Sometimes there are good grounds for saying “it’ll never work”. Keith Howard hears a few
To paraphrase the famous Richie Ginther quip, the Lotus 30 was a 40 with 10 fewer mistakes. But still too many to make it anything better than occasionally successful, even in the hands of Jim Clark. Ever the loyal Lotus professional, Clark did what he could with the car but, like everyone else who drove the 30, he disliked it, and it sometimes got away even from him.
Designed to compete in ‘big-banger’ racing against Lola and McLaren, the 30 sold quite well in 1964 — 21 were built — but quickly earned a reputation for evil handling. An improved Series 2 version was prepared for 1965, but only 12 of them were made. Although the 30’s modified 4.7-litre 350bhp Ford Fairlane V8 was inferior to the Chevy opposition, that was the least of its problems.
One person who foresaw the car’s failure was Lotus’s own Len Terry, but his concerns were largely ignored. “Colin Chapman gave me the scheme and asked for my comments,” recalls Terry. “I studied it for two days and by the end I’d produced a critique covering two foolscap pages. Of all that I considered wrong with the car, the only thing he agreed to change was boxing in the rear chassis members. That was it. He was not prepared to change anything else. That’s when I told him somebody else would have to draw the car because I didn’t want my name attached to it.
“The project came about because Chapman wanted to get back at Ford. Colin had been absolutely certain he was going to get the contract for the car that eventually became the GT40. He called a big meeting of all the staff at Cheshunt and told them he was sure he would get it: he thought he would because of the Indianapolis tie-up with Ford, and because of his previous experience. But Lola had already produced the Mark 6 GT, and Colin had nothing similar. I think Ford decided that this gave it something to build on, whereas with Lotus it would be a matter of starting from scratch.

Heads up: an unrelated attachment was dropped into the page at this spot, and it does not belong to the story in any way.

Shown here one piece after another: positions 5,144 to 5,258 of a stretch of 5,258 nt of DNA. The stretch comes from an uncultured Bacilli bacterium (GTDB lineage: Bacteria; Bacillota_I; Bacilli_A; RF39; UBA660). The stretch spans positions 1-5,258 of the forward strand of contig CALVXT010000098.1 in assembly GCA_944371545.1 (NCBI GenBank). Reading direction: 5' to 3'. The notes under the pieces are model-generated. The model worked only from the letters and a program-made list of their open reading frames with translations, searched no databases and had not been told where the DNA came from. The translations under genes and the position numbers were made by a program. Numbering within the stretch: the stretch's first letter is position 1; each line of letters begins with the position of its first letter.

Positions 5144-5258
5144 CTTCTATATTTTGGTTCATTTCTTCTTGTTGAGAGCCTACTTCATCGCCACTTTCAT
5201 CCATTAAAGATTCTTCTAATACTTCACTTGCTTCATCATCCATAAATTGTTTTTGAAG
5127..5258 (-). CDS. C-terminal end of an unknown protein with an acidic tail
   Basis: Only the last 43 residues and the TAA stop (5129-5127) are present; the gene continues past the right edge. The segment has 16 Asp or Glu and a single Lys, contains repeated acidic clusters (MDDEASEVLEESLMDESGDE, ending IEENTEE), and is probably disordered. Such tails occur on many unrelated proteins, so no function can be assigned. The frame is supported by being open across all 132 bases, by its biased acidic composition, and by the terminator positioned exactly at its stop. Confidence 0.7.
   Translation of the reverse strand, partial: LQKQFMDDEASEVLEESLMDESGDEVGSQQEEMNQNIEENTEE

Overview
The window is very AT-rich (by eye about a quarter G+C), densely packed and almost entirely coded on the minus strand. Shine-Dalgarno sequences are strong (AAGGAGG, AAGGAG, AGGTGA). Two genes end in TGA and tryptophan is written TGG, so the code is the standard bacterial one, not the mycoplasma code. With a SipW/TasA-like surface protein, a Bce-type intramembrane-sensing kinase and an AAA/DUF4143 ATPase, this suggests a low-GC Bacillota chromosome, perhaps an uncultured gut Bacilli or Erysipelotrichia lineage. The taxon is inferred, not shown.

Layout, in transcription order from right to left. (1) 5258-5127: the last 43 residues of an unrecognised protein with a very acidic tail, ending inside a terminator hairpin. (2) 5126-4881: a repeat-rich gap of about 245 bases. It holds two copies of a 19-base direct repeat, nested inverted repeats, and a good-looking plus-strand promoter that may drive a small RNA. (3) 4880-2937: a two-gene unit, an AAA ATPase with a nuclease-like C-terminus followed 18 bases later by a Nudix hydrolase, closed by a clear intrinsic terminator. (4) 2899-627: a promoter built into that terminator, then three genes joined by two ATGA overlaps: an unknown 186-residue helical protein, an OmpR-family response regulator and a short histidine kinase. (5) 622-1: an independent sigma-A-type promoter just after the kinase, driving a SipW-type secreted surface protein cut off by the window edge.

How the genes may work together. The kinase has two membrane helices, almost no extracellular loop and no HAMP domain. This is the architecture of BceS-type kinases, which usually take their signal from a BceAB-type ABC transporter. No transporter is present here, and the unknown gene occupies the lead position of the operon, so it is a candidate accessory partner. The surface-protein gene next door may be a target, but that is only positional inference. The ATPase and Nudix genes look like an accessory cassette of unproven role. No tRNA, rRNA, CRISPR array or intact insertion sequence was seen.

“Colin was so mad when he found out, he wanted to prove to Ford and the world that he was a better designer than Eric Broadley. But it didn’t turn out that way, and it had happened once before: when the Lola Mark 1 began hammering the Lotus Eleven, Chapman designed the Type 17 — and that too was a disaster. I also fell out with him over that car, and that time he fired me!”
With a car over 5ft wide it seemed to me silly to have a backbone chassis that was only 5in wide. To get maximum torsional stiffness you need chassis members as far apart as possible. In the 30 the chassis was a tuning-fork shape and, as first proposed, the forks were of channel section as on the Elan. I saw straightaway that structurally that was a fault, and Chapman agreed that we should box in the rear members. Even so it just wasn’t stiff enough, particularly in the 20-gauge steel he originally specified (it was increased to 16-gauge). We put the first one we built through a rudimentary torsion test and it took a permanent set at quite low loading, well under 1000lb ft per degree. I think this lack of stiffness accounts for the poor handling of the car. What kept Colin’s mind on it was that the backbone was so cheap to produce by comparison with a monocoque or spaceframe. And because he’d envisaged production versions of the car he wanted to keep it.”
“It wasn’t only the backbone chassis that was wrong: there were so many other problems with the car,” says Len Terry. One of them was that it had a one-piece glassfibre body, which dropped over the frame and was bolted on to it. That was fine for a road car, but for a racing car, where you constrantly want to adjust suspension and other things, it wasn’t. Previous sportscars of this type, almost without exception, had lift-off front and rear panels. The 30 only had small removeable bonnet and engine panels. Every time you wanted to adjust, say, the front suspension, you had to take the wheel off to get at it, which in turn meant you had to jack the car up. So from a set-up point of view at the circuit it was dreadful. Again this was all down to the fact that eventually it was going to be a production car.